Beauty Industry Bulletins

Botox can affect the ability to feel emotions

June 23, 2010 – Botox injections can do more than smooth your wrinkles and limit your facial expressions. These popular injections can also dampen your ability to feel emotions. The study results appear in the journal Emotions.

Botox injections were the No. 1 non-surgical cosmetic procedure in 2009, according to statistics from the American Society for Aesthetic Plastic Surgery.

“At least for some emotions, when you take away some of the expression on your face, you take away some of the emotional experience,” says researcher Joshua Ian Davis, PhD, a semester assistant professor in the psychology department at Barnard College in New York City.

“Whether this is an advantage or a disadvantage depends on your goals,” he says.

Botox dampens emotions

Botox injections smooth out wrinkles by paralyzing the underlying muscles that are causing the wrinkles. In the new study, participants who received botox injections reported being less emotional on some emotional video clips and therefore not feeling their emotions quite as deeply as their counterparts who received treatment with a wrinkle filler called Restylane did not paralyze muscles. Instead, Restylane gives volume back to facial wrinkles and fine lines.

This subdued emotional response was only related to slightly emotional clips, suggesting that the strength of the emotional impulse might make a difference.

However, those who received botox reacted to video clips after the injection as they did before the injection.

The new research aimed to prove the facial feedback hypothesis. This hypothesis suggests that our facial expressions can influence our emotional experience. The hypothesis seems to have some value when comparing the effects of Botox with the effects of Restylane.

More research is needed to validate and expand on this work, Davis told WebMD.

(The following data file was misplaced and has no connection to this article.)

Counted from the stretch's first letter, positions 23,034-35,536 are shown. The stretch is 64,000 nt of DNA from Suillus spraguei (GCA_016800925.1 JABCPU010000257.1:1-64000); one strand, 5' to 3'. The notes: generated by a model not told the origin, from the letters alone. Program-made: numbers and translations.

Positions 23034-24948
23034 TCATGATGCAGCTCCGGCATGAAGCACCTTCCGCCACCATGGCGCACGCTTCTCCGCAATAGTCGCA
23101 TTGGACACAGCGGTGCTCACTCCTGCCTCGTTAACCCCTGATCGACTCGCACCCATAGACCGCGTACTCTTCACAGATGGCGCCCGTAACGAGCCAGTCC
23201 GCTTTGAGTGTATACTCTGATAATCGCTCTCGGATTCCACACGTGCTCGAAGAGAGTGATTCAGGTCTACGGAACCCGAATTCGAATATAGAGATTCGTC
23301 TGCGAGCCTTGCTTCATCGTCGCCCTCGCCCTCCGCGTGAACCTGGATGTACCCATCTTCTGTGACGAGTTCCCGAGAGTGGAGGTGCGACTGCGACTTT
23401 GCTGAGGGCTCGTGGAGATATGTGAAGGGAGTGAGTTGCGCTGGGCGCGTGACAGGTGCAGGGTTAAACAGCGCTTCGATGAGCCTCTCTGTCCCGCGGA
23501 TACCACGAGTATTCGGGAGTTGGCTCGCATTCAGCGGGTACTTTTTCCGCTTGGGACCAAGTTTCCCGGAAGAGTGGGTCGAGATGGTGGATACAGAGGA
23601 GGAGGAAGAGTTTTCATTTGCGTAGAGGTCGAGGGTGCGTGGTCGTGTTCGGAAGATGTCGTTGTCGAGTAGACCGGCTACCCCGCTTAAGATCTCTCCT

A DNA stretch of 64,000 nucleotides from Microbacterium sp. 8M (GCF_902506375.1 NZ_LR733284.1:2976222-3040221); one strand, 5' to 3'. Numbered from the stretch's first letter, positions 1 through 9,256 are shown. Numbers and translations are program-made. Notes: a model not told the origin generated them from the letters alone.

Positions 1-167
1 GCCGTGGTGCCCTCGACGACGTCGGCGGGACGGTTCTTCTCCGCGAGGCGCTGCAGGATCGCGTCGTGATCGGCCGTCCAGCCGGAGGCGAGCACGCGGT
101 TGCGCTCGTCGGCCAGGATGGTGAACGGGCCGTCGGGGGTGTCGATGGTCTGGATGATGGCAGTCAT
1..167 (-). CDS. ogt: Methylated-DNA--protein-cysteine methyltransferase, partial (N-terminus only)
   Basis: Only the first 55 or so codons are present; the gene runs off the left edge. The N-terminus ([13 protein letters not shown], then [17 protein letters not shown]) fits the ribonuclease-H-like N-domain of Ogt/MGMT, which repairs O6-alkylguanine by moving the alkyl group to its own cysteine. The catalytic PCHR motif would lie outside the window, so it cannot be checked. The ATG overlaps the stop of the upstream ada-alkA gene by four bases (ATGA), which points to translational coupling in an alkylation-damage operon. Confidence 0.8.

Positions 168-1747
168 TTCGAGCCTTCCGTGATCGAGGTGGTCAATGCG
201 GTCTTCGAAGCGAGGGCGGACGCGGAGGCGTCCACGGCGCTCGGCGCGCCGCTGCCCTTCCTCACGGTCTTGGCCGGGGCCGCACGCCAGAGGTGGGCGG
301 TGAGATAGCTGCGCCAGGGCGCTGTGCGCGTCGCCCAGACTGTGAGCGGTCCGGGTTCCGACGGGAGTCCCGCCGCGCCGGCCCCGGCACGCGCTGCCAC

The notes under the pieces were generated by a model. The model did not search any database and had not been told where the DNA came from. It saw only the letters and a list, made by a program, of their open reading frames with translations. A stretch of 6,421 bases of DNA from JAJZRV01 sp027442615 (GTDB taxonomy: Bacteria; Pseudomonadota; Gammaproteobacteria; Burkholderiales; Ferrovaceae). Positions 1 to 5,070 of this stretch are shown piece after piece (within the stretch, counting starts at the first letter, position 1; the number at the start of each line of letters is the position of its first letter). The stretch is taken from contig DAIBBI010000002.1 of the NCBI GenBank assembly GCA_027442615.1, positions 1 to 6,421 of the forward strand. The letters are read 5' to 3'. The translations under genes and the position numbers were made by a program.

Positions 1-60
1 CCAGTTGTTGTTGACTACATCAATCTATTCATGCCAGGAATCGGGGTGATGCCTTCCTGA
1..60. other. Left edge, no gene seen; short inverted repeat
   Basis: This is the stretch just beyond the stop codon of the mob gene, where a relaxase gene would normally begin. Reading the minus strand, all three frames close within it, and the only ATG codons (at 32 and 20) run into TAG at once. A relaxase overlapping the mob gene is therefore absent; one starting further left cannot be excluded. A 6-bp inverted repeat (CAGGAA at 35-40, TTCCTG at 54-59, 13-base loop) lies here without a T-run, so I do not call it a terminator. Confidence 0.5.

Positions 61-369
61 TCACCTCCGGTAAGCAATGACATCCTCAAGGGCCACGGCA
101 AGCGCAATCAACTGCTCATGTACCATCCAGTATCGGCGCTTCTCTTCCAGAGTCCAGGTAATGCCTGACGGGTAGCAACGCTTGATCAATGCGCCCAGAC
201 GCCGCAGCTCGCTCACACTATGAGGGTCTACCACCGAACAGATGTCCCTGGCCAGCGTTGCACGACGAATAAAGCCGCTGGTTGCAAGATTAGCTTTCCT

“We didn’t have the opportunity to specifically isolate each muscle group and determine how it relates to certain emotions,” he says of certain muscles such as frowns, crow’s feet, and smile lines. “


Second opinion

“It’s interesting, but very preliminary, and I wouldn’t draw any significant conclusions from this data,” said Steven H. Dayan, MD, clinical assistant professor of facial plastic surgery at the University of Illinois at Chicago.

“People who get botox or other injections feel better and can make a better first impression,” he says. “There is evidence that a slight adjustment of the face like lifting the brow with botox makes a person look friendlier, happier, or nicer, and when people look friendlier, happier, or nicer, they probably feel that way too.”

Botox maker Allergan Inc. says media coverage of the new study has so far been incorrect.

“This study examined the facial feedback hypothesis, which assumes that creating a facial expression increases the intensity of the emotional experience and, conversely, that preventing a facial expression decreases the emotional experience,” Allergan spokeswoman Kellie Lao told Lao in an email WebMD. “There is no conclusive evidence in the medical literature to support the hypothesis that preventing a facial expression diminishes the emotional experience, and the results of this study do not support the theory that facial expression is necessary to trigger an emotional experience.”



Davis, J. Emotions, 2010; Vol. 10: pp. 433-440.

Joshua Ian Davis, PhD, Assistant Professor, Department of Psychology, Barnard College, New York.

Steven H. Dayan, MD, assistant clinical professor of facial plastic surgery, University of Illinois, Chicago.

Kellie Lao, Allergan spokesperson.

© 2010 WebMD, LLC. All rights reserved.

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